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ASUS ROG Rampage III Extreme LGA1366 Motherboard Preview

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3oh6

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<p style="text-align: justify;">Like the reviewers here at Hardware Canucks, the ASUS ROG team is hard at work, and we are having trouble keeping up to them. Most recently, Mike posted a preview of two new ASUS video cards based on the 5870 series including a ROG 5870 Matrix. A lunar cycle or two before the 5870 Matrix, SKYMTL introduced the brand new ASUS Maximus III Extreme, yet another high-end piece of hardware from the shelves of the ROG department at ASUS. Then, just the other night, Mike posted another preview of the Crosshair IV AMD motherboard. I wanted to get in on the action so today I present, the yet to be released, ASUS Rampage III Extreme. And you guessed it, the Republic Of Gamers strike again.

The Rampage Extreme lineage goes back to mid 2008 when the now legend "REX" hit the streets and became THE LGA775 motherboard for benching. In fact, the original Rampage Extreme is still a highly pursued motherboard for C2D benching. The legend was born, but arguments can be made that the ball was dropped with the second coming. There is no point in hiding the fact that atop the HWBot.org rankings, the results were not dominated by the Rampage II Extreme. The first round of the X58 motherboard battle royal went to the Classified, the ROG team did not accept that. In steps the Rampage III Extreme.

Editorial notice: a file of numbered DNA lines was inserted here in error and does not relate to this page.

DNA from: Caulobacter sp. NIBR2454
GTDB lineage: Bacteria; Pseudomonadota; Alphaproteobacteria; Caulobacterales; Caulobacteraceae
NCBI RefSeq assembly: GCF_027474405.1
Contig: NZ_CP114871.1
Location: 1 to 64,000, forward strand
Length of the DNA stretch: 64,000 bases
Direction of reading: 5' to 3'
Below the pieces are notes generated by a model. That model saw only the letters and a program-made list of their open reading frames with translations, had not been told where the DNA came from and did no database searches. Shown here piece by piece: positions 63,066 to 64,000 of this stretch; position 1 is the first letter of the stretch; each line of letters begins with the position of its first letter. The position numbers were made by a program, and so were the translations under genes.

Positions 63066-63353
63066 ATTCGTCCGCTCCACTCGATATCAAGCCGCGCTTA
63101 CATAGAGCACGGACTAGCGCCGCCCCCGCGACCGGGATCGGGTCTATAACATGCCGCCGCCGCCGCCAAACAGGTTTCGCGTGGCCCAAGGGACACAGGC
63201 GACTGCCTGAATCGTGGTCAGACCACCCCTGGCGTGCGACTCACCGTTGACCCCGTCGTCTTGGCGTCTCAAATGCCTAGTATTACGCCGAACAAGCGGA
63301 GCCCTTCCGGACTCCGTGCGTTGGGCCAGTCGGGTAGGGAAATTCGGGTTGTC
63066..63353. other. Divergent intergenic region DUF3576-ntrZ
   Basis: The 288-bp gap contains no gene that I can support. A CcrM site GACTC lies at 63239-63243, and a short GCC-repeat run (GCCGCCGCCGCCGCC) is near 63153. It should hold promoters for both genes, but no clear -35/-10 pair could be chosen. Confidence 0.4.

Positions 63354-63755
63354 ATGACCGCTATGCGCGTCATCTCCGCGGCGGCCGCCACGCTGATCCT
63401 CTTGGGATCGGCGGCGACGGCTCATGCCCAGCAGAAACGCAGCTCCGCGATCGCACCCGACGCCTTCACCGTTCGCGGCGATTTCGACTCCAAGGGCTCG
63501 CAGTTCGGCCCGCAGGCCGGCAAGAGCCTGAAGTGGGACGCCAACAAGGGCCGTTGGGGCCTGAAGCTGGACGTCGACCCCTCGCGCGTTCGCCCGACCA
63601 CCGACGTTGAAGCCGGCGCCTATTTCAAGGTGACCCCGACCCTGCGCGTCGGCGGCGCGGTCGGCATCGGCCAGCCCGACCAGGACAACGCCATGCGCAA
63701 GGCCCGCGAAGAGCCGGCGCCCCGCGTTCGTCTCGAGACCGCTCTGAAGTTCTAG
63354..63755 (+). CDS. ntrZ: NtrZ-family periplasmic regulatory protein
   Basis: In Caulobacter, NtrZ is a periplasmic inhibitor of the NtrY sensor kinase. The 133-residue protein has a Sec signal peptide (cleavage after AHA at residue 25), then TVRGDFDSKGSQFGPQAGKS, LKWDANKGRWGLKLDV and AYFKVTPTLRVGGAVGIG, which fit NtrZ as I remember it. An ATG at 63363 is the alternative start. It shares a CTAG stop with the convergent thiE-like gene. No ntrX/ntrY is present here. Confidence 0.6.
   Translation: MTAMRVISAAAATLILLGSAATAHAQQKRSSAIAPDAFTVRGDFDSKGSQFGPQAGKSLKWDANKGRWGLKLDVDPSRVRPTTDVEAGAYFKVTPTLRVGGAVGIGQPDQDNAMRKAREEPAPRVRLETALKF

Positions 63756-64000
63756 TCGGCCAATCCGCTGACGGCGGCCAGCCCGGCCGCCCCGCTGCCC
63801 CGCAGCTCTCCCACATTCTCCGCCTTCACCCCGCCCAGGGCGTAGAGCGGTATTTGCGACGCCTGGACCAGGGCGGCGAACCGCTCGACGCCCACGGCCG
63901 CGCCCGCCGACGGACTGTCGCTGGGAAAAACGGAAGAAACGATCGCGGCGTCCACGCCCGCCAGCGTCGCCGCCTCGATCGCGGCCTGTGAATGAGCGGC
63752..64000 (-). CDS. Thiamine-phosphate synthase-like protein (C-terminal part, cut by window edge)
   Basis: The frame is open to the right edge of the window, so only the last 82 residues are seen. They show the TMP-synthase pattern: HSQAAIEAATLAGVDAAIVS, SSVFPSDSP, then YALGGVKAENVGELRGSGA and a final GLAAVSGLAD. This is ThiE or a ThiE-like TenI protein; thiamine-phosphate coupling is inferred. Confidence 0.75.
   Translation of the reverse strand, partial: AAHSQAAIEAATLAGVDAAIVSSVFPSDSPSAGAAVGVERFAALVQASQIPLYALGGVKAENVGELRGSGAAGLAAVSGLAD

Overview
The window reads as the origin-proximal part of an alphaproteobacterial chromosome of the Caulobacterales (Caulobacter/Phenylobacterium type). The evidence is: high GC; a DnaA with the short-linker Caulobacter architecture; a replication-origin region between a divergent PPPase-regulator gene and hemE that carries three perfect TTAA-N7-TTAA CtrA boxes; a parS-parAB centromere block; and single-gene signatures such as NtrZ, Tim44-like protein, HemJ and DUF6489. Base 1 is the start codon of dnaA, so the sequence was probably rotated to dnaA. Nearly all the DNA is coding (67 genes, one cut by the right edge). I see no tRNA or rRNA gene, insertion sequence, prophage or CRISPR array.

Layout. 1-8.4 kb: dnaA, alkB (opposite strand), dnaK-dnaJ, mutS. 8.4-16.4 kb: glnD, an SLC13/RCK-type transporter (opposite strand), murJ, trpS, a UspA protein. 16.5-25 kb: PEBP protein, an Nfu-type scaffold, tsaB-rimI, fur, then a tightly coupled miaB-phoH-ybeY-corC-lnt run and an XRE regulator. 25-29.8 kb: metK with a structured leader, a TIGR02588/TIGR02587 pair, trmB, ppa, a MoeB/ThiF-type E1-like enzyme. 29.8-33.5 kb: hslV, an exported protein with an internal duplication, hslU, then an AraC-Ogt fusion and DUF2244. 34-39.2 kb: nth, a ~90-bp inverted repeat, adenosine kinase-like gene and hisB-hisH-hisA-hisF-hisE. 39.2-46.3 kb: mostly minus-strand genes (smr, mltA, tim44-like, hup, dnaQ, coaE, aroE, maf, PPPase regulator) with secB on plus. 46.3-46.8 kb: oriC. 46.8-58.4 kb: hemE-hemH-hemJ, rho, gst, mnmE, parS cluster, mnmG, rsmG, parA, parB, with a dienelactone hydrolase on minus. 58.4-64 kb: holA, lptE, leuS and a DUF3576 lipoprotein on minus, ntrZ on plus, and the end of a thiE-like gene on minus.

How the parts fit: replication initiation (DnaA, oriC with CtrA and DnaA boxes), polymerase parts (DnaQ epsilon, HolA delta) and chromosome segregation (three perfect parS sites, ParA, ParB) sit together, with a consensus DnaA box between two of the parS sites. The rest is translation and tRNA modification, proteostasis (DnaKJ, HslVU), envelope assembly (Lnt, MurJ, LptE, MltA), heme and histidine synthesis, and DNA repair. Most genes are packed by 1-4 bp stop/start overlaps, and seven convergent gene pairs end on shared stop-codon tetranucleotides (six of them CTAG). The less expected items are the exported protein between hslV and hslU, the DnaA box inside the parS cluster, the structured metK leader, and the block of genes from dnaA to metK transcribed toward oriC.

At this point in time, the ASUS Rampage III Extreme is still in beta stages with only engineering samples roaming the wild. As such, the BIOS is also still in the beta stage and thus, the results shown here today are officially labeled...you guessed it, beta. We were quite surprised when we first received our engineering sample that the board was already very polished, and the BIOS updates have been coming in at a steady pace with improvements coming with every iteration. The latest BIOS has answered a number of our requests including updated RTL control and full compatibility with CPU-Tweaker in Windows. This preview is not intended to be a review, simply an early look to whet the appetite at what appears to be a very promising new offering from within the Republic Of Gamers lab.</p><center><img src="http://images.hardwarecanucks.com/image/3oh6/asus/r3ep/index-2.jpg" alt="ASUS Rampage III Extreme"></center>
 
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3oh6

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Rampage III Extreme Overview

Rampage III Extreme Overview

<p style="text-align: justify;">We will dive right in with a very brief look at the layout of this voluptuous new Rampage III Extreme. Be aware that this R3E is not standard ATX size, this becomes immediately apparent once seeing the motherboard in person, but something we wanted to mention in case the photos do not convey the width of this board.</p><center>
</center><p style="text-align: justify;">The most obvious component of the Rampage III Extreme pictured above is the lack of heat sinks. This is simply due to the fact that the final heat sink design has just finally been decided. For a photo of the final board design, our impatient readers can scroll down. In the second photo above we have the impressive VTT and CPU PWM circuits. Now we won't go digging into the specs of components used, but as SKYMTL's Maximus III Extreme Preview explained, the CPU PWM is comprised of two main parts that combine the best features of an analog PWM - cool operation and efficiency - with the benefits of the a digital design - high switching frequency and a higher level of stability under extreme load.</p><center>